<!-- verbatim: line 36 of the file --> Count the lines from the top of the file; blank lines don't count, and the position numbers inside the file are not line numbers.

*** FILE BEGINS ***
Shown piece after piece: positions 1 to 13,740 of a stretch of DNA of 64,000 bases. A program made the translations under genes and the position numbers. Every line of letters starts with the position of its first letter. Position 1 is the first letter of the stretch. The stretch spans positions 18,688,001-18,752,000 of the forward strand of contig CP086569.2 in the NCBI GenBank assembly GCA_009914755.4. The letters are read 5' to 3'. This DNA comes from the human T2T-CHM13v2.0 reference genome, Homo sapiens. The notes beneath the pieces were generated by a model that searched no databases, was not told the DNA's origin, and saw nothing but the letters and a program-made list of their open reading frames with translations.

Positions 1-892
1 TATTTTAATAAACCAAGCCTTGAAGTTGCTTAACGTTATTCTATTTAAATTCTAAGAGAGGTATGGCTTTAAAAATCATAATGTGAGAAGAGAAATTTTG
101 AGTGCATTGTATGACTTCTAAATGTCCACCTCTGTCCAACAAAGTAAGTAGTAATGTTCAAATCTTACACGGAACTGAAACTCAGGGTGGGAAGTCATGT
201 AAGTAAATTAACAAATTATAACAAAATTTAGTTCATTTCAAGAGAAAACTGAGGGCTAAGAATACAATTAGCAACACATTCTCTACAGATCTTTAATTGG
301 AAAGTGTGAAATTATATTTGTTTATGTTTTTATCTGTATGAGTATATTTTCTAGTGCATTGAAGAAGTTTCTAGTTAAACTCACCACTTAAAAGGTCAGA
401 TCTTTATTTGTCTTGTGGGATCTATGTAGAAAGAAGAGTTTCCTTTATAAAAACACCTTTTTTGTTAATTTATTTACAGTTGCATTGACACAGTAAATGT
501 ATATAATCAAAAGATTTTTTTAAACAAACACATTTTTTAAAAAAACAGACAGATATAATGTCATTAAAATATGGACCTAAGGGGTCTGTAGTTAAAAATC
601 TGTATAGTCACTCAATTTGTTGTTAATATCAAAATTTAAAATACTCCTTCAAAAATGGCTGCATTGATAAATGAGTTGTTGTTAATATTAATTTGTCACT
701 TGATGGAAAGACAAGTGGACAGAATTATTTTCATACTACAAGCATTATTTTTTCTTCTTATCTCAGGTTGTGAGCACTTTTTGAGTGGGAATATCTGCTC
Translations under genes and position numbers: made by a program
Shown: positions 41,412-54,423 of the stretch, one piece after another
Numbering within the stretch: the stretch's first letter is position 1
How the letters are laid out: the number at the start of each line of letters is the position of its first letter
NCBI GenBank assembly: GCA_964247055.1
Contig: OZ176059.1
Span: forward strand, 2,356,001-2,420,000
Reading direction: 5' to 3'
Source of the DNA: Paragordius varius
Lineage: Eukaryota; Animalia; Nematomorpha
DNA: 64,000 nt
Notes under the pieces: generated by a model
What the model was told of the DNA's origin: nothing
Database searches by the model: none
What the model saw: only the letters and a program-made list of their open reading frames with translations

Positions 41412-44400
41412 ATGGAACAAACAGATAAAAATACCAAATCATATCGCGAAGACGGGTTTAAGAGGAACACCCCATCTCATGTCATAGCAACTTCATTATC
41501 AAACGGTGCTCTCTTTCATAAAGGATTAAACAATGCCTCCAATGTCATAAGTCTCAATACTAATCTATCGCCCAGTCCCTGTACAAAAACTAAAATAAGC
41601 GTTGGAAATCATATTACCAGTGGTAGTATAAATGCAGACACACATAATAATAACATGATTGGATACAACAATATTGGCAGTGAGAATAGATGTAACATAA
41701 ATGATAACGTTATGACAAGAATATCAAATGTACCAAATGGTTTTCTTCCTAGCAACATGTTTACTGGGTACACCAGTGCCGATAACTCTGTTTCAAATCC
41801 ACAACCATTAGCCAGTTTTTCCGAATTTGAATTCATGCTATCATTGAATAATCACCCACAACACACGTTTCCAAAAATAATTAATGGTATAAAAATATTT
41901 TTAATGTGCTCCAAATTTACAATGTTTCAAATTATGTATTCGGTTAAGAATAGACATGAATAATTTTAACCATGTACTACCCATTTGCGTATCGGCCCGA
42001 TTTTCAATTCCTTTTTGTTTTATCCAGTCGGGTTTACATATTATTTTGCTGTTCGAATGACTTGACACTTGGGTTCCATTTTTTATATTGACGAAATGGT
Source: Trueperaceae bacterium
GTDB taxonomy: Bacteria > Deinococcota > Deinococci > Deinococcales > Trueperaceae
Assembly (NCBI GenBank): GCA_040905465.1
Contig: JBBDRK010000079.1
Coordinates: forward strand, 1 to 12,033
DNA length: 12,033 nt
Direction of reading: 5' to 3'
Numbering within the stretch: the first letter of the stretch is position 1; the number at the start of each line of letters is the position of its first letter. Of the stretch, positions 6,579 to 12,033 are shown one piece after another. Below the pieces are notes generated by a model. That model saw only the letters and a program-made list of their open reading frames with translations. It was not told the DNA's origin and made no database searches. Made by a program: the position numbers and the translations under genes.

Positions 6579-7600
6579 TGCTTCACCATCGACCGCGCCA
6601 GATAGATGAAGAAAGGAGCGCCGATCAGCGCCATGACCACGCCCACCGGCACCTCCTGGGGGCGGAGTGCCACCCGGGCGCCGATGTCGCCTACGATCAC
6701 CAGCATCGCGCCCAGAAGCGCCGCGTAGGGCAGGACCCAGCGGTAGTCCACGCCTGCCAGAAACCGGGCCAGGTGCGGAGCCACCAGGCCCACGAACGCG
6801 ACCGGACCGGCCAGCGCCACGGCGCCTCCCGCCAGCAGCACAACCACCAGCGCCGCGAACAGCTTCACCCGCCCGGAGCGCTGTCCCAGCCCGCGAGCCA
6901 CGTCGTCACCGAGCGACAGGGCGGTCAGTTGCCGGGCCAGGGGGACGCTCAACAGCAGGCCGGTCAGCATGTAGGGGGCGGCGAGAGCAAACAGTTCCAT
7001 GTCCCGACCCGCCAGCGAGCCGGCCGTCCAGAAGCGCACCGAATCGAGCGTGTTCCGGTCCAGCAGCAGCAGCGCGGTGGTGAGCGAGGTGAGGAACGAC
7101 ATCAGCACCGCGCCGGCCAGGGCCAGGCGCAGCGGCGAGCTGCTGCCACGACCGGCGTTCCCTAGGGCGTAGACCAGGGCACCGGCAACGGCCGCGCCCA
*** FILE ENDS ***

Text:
Assembly (NCBI GenBank): GCA_040905465.1